Although Phil billed me as the blogger who drove all the way from Shreveport, Louisiana to attend the Rocky Mountain Blogger Bash, I actually did a few other things while in the area. It had been awhile since my family and I had been to Denver, so we made the most of our short stay.
Fortunately, I didn't have to drive the whole way myself. My wife and I drove with our three sons over to Dallas Thursday afternoon where we picked up two of her brothers. One brother, Mark, was a big help driving, while the other brother Lonnie helped out with the kids.
Seven people is a crowd, even for a full-sized van. We managed the cramped quarters by encouraging the kids to sleep as we drove through the night. We three drivers kept each other company, catnapped, and traded out every two or three hours.
We took I-35 north out of Dallas through Oklahoma to Salina Kansas. In Salina, we turned west on I-70 and drove all the way to Denver.
This is empty country. The West is limited by water, not space. There are places in Kansas so remote that I could look 360 degrees around and out toward the horizon and see maybe one or two building lights - and most of those were probably just lonely farm houses.
With gas stations popping up at 60-mile intervals...maybe, we were careful to watch the gauge. After a close call we decided to never let our gas fall below a quarter-tank.
We arrived in Denver around 9:30 Friday morning. After a McDonald's breakfast, we found our hotel and asked to check in early. The front desk was fine with that.
Our hotel, the Englewood, Colorado Sleep Inn
, was a great deal
at $45 per room per night. Hard to beat - it even came with continental breakfast and a heated indoor pool. We crashed for a couple of hours, and then the kids and I went down to the pool for a swim.
That night we met Phil
and his wife at the Trail Dust Steak House
This place is famous for it's "no neck-tie" policy. Offenders have their ties cut off in an elaborate ceremony and get a free drink as a trade. There's a live band, dancing, a balloon guy, and - this is what my kids loved the best - an incredible two-story slide.
With all those distractions, the place might be able to get away with substandard food. But it was really good. The mesquite-grilled sirloin was awesome. If you go, make sure to order the sweet potato. My wife gave me a bite and then tortured me as I made do with a regular baked potato.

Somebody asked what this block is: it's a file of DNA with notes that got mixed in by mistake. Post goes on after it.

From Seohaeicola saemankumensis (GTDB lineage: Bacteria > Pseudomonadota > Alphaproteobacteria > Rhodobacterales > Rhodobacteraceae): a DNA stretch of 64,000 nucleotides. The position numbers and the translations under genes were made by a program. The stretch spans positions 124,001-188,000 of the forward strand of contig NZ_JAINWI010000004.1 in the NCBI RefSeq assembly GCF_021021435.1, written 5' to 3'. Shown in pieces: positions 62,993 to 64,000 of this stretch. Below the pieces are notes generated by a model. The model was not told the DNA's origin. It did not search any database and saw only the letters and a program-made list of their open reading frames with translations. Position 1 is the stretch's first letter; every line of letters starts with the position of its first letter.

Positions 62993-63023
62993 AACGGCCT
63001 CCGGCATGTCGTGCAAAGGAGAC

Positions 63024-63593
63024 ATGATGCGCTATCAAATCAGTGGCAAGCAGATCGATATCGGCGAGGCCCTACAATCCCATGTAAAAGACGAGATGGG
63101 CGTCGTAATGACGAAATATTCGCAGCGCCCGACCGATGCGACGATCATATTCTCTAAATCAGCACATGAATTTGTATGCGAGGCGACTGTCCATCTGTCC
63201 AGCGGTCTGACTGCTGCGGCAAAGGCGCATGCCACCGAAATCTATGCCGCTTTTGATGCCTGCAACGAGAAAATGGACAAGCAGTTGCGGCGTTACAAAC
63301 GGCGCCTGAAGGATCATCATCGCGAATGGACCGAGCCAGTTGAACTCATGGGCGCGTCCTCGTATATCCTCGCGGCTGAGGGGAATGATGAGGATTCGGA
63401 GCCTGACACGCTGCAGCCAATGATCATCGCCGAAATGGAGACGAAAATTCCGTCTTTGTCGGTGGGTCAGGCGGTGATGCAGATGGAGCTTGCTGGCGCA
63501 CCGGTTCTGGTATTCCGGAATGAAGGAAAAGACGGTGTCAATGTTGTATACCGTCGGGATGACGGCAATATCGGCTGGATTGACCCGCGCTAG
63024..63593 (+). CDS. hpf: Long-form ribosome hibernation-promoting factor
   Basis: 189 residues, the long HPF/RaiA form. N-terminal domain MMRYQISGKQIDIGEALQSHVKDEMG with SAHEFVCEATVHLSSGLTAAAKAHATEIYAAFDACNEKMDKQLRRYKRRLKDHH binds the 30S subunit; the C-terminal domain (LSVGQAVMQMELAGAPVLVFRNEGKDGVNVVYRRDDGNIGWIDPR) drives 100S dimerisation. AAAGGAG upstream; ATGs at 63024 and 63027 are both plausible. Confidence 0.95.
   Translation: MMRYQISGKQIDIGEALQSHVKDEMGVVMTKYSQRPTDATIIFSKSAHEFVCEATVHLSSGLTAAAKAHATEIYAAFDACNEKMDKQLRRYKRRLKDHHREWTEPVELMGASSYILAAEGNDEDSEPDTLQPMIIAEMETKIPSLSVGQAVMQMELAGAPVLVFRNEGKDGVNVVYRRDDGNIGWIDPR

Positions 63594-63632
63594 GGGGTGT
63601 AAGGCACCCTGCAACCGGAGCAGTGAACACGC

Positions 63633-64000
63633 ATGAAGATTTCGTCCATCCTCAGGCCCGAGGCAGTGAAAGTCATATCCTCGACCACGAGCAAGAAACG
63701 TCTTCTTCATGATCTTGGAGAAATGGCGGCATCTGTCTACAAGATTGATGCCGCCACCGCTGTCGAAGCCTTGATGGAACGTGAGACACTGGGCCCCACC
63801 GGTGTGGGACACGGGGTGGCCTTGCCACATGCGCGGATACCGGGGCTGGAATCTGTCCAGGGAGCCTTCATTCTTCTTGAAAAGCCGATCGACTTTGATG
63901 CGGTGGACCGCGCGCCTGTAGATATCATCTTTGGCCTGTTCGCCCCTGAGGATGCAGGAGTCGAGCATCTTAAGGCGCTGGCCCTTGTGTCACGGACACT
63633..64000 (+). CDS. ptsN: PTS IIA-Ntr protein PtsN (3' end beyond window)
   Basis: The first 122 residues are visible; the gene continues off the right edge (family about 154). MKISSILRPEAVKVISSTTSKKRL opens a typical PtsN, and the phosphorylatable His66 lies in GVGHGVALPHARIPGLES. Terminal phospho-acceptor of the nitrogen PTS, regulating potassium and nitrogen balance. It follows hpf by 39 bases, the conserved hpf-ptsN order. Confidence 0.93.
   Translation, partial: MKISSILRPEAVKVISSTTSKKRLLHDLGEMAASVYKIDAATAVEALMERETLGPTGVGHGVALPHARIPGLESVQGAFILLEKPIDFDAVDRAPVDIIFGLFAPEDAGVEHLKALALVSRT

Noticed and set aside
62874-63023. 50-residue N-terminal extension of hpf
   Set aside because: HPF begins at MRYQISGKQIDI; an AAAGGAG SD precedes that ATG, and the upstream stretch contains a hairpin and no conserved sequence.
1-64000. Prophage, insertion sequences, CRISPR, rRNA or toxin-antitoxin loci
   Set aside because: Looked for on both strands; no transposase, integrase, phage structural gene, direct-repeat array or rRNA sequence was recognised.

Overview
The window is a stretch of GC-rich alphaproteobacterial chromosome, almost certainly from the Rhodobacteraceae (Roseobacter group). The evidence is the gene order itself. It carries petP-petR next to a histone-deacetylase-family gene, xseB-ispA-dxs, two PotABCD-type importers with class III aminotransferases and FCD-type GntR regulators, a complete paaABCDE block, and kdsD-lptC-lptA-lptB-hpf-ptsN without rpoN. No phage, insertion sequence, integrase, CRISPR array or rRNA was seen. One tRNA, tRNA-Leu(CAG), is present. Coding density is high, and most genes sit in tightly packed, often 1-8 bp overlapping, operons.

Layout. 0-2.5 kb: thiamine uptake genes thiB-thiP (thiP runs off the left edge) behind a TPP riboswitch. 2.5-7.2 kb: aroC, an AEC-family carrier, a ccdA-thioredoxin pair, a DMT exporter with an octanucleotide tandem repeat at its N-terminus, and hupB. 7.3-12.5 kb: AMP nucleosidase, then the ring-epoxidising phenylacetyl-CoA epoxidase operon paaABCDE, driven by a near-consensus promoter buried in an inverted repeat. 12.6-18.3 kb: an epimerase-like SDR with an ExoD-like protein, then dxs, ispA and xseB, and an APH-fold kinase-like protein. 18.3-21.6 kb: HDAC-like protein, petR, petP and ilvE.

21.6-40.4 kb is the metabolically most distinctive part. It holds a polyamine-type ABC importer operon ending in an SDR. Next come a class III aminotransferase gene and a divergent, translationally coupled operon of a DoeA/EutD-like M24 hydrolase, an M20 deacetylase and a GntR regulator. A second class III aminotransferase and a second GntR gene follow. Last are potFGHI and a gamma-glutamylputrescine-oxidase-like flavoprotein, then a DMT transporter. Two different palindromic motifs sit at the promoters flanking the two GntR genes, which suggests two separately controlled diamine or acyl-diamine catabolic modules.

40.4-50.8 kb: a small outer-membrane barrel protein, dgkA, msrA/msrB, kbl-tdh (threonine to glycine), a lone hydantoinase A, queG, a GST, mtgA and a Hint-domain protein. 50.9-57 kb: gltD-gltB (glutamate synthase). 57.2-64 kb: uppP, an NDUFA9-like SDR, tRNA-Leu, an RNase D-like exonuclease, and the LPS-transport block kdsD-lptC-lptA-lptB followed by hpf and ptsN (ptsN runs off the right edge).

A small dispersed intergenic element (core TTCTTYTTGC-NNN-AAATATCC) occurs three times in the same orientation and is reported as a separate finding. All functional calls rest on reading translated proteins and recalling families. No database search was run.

After a great visit with the Bowermaster's (and tearing my kids away from that big slide) we called it a day.
The next morning we got up and drove out to the Cheyenne Mountain Zoo
in Colorado Springs. This zoo is the United States' only mountain zoo. It's arranged on about five terraces snaking upward from the entrance. What a workout! The view of Colorado Springs down in the valley was spectacular from almost any point in the zoo.
The animals were obviously well taken care of and were in spacious enclosures. My kids' favorites were the giraffes and the gorillas.
The gorillas were separated from visitors by only a sheet of glass. These old guys would meander over to the glass and make faces at the kids. My one-year-old had a laughing fit over that.
About 2:00 that afternoon we left the zoo and drove the three or four miles over to Seven Falls
We approached the falls through an amazing mile-long box canyon. I regretted we were stuck inside our vehicle for that mile. With cliffs within arm's reach of the road rising 900 feet, I wished for a glass-topped van.
This photograph of the falls is okay, but it doesn't really do justice to the experience of being there. At the base of the falls, the rock formation fills your world. Looking up, you will almost fall over to see to the top of the cliffs. 224 steps rise from the base of the falls to the top.
Thinking of the zoo workout and the skiing I had planned for the next morning, I passed on the stair climbing. My brother-in-laws didn't hesitate. They climbed to the top and ragged me for missing out.
At about 4:00 p.m. we hurried back to Denver for another dinner with Phil and Suraya and the blogger bash
The next morning we checked out of the hotel and drove an hour and a half to Loveland Pass
for some pre-season skiing. This ski area is on I-70 at the Eisenhower tunnel.
We had a little trouble starting out. We had checked our one-year-old in day-care at the base of the mountain and tried to get our 7-year-old and 5-year-old to ski with us. The bunny slope was closed and they weren't offering lessons for the little guys. We tried to take them up and teach them ourselves, but that just didn't work. The boys were relieved when we let them join their baby brother in day care.
We adults had a great time! Lonnie, who was also a first-time skier, took to the mountain with little difficulty. In this early season the mountain is limited to just a few runs. But the slopes that were open had plenty of coverage and were well groomed. At the end of the day some small icy patches were beginning to show on the last slope above the chair lift. Otherwise, conditions were perfect.
Loveland had some of the friendliest service I've experienced on a ski slope. In the past I've dealt with a lot of surly, impatient ski-bum types who are only interested in earning their way back onto the mountain. The folks at Loveland seemed to actually enjoy their jobs.
We left the mountain tired and hungry. Our last stop in Colorado before heading back home was The Buffalo Restaurant
in Idaho Springs. The Buffalo steaks were good (not as good as the cow at Trail Dust), but pricey. Since none of us had ever had Buffalo before, it was worth it for the experience.
After that we gassed up and hit the highway for home.